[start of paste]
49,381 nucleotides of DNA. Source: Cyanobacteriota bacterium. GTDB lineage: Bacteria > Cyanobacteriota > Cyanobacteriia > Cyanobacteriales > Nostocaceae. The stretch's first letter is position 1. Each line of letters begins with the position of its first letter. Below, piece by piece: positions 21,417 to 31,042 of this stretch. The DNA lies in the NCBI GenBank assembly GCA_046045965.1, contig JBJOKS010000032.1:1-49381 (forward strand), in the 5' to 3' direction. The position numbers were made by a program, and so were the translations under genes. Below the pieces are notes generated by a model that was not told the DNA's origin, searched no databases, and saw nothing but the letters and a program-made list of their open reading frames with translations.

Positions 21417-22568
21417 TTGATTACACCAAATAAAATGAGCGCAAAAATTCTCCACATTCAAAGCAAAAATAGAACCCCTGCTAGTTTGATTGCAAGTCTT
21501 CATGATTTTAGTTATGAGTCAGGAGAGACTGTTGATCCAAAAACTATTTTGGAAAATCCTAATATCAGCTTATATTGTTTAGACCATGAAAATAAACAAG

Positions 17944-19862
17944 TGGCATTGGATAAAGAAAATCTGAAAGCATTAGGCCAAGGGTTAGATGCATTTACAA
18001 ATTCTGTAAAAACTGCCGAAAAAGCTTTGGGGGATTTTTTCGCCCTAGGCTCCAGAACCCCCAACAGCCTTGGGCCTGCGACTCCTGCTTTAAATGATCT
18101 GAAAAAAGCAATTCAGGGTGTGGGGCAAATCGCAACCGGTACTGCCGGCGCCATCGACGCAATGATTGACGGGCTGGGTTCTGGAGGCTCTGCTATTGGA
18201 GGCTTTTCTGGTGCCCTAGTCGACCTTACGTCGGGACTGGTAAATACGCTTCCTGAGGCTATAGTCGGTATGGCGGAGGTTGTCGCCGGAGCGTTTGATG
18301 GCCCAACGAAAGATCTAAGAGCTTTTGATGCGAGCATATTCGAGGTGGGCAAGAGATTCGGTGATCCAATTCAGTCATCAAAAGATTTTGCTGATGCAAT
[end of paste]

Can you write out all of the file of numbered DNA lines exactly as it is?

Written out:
49,381 nucleotides of DNA. Source: Cyanobacteriota bacterium. GTDB lineage: Bacteria > Cyanobacteriota > Cyanobacteriia > Cyanobacteriales > Nostocaceae. The stretch's first letter is position 1. Each line of letters begins with the position of its first letter. Below, piece by piece: positions 21,417 to 31,042 of this stretch. The DNA lies in the NCBI GenBank assembly GCA_046045965.1, contig JBJOKS010000032.1:1-49381 (forward strand), in the 5' to 3' direction. The position numbers were made by a program, and so were the translations under genes. Below the pieces are notes generated by a model that was not told the DNA's origin, searched no databases, and saw nothing but the letters and a program-made list of their open reading frames with translations.

Positions 21417-22568
21417 TTGATTACACCAAATAAAATGAGCGCAAAAATTCTCCACATTCAAAGCAAAAATAGAACCCCTGCTAGTTTGATTGCAAGTCTT
21501 CATGATTTTAGTTATGAGTCAGGAGAGACTGTTGATCCAAAAACTATTTTGGAAAATCCTAATATCAGCTTATATTGTTTAGACCATGAAAATAAACAAG

Positions 17944-19862
17944 TGGCATTGGATAAAGAAAATCTGAAAGCATTAGGCCAAGGGTTAGATGCATTTACAA
18001 ATTCTGTAAAAACTGCCGAAAAAGCTTTGGGGGATTTTTTCGCCCTAGGCTCCAGAACCCCCAACAGCCTTGGGCCTGCGACTCCTGCTTTAAATGATCT
18101 GAAAAAAGCAATTCAGGGTGTGGGGCAAATCGCAACCGGTACTGCCGGCGCCATCGACGCAATGATTGACGGGCTGGGTTCTGGAGGCTCTGCTATTGGA
18201 GGCTTTTCTGGTGCCCTAGTCGACCTTACGTCGGGACTGGTAAATACGCTTCCTGAGGCTATAGTCGGTATGGCGGAGGTTGTCGCCGGAGCGTTTGATG
18301 GCCCAACGAAAGATCTAAGAGCTTTTGATGCGAGCATATTCGAGGTGGGCAAGAGATTCGGTGATCCAATTCAGTCATCAAAAGATTTTGCTGATGCAAT